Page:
been made redundant. As a result of ‘shielding’ we don’t go to the office as much; working from home is quickly becoming, and being accepted as, a new way of working.

A Gartner Inc. survey of 317 CFOs and finance leaders on March 30 2020 revealed that 74% of them will move at least 5% of their previously on-site workforce to permanently remote positions post-COVID-191 .

Learning as a function of importance for companies’ success has increased exponentially due to the pandemic, primarily because of this working from home phenomena. Almost no area of business has been unaffected, and although the future of the world, both inside and outside of business, is uncertain, one thing has become clear: organisations must provide employees with the tools to help with managing this unprecedented level of change.

The ability to learn and develop skills at home, whilst working, adds a sense of normality, purpose and structure to the lives of our/your employees, who, like us all, feel as though their world has been turned upside down.

Organisations must provide employees with the tools to help with managing this unprecedented level of change.

This is where the PMI has stepped in and is able to prepare your organisation to have, and demonstrate, qualified staff at every level. Over the last 18 months we have developed a Competency Framework, along the lines of professional development within the sector, for use with its qualification offer. The PMI Competency Framework allows your teams to examine educational gaps, or in fact actual gaps, in your present personnel. It also helps to determine organisational needs in the future. It provides a pathway and a direction of travel.

This type of framework is not new in any sense: much like Henry Ford and the First Model T Car in 1908, the technology wasn’t new, but how he utilised it was groundbreaking. The PMI Competency Framework provides the route through our qualifications that has not been seen before in the context of qualification delivery for our sector.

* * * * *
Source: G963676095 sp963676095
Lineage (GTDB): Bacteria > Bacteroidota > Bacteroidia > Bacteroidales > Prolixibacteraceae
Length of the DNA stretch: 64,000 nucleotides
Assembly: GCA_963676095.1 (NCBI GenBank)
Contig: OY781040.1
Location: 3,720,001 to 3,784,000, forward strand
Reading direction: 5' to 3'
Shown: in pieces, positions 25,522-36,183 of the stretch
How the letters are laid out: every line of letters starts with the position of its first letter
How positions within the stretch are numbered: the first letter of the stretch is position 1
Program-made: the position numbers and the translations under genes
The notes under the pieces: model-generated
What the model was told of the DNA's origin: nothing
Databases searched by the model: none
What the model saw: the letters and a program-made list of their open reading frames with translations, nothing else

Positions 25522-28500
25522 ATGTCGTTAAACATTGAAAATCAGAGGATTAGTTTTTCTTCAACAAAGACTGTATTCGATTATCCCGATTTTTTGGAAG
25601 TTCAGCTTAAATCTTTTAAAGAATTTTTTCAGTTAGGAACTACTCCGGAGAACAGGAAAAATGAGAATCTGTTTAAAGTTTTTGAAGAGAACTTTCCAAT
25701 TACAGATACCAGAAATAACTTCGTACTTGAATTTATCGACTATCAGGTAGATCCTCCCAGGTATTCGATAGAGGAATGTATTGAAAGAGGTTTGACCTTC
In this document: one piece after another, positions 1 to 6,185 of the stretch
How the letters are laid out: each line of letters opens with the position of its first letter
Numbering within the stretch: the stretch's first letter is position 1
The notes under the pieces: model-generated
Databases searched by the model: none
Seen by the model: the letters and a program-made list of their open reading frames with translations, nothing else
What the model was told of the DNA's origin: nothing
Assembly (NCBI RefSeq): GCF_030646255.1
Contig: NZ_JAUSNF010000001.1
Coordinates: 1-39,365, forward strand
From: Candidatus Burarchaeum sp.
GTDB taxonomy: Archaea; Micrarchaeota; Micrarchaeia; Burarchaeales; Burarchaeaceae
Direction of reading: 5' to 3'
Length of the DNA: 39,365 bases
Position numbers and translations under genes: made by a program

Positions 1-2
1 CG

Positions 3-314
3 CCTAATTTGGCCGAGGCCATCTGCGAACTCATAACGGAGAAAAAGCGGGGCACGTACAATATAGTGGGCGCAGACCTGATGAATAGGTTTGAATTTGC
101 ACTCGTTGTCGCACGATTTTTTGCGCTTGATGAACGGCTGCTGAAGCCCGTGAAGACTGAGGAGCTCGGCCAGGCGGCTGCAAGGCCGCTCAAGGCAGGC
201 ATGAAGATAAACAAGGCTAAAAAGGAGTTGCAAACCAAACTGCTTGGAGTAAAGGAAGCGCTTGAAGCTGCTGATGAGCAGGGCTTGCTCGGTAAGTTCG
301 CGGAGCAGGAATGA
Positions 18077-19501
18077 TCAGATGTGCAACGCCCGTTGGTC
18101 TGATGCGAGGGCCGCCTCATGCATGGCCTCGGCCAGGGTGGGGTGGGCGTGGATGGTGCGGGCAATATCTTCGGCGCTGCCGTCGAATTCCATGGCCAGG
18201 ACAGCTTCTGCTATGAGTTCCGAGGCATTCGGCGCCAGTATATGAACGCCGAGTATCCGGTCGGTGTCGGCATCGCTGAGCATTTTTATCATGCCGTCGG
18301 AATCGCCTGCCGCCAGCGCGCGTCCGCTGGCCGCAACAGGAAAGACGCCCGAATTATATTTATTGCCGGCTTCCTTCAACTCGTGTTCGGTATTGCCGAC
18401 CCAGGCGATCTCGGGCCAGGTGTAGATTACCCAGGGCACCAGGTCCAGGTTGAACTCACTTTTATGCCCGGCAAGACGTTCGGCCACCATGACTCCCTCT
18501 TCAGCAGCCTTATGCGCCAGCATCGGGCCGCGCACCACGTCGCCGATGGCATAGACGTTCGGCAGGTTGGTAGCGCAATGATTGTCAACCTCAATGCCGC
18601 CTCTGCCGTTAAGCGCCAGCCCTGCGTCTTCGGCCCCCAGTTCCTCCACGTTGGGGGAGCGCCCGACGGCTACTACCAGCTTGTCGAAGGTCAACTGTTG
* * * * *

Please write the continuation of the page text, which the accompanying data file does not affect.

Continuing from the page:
We have also transformed our delivery approach to allow every learner to be able to sit any exam we offer in their own home by digitalising all of our examinations.

These changes have been necessary for some time and are now the reality of how we will approach learning and development. They will become our ‘new normal’.

This is the level of investment the PMI has put in to satisfy the future needs of organisations working in the pensions sector. It is now up to those organisations to invest in the development of their workforce, work better and smarter, and make the most of the challenges moving forward by becoming more responsive.

The fee for each online revision course is £55 per person. To find out more and to register, click here.

Notes/Sources

1 https://www.gartner.com/en/newsroom/press-releases/2020-04-03-gartner-cfosurey-
reveals-74-percent-of-organizations-to-shift-some-employees-to-remote-workpermanently2

This article was featured in Pensions Aspects magazine July/August edition.

back to Pensions Aspects Magazine

Last update: 19 January 2021

Keith Hoodless
Keith Hoodless
Pensions Management Institute
Director of Qualifications and Lifelong Learning

Head of Professional Services

Salary: £65000 - £85000 pa

Location: Leeds, West Yorkshire

Pensions Transition Manager – flexible working

Salary: £40000 - £65000 pa

Location: East Sussex

Junior Project Manager 12 month FTC

Salary: £20000 - £25000 pa

Location: County Durham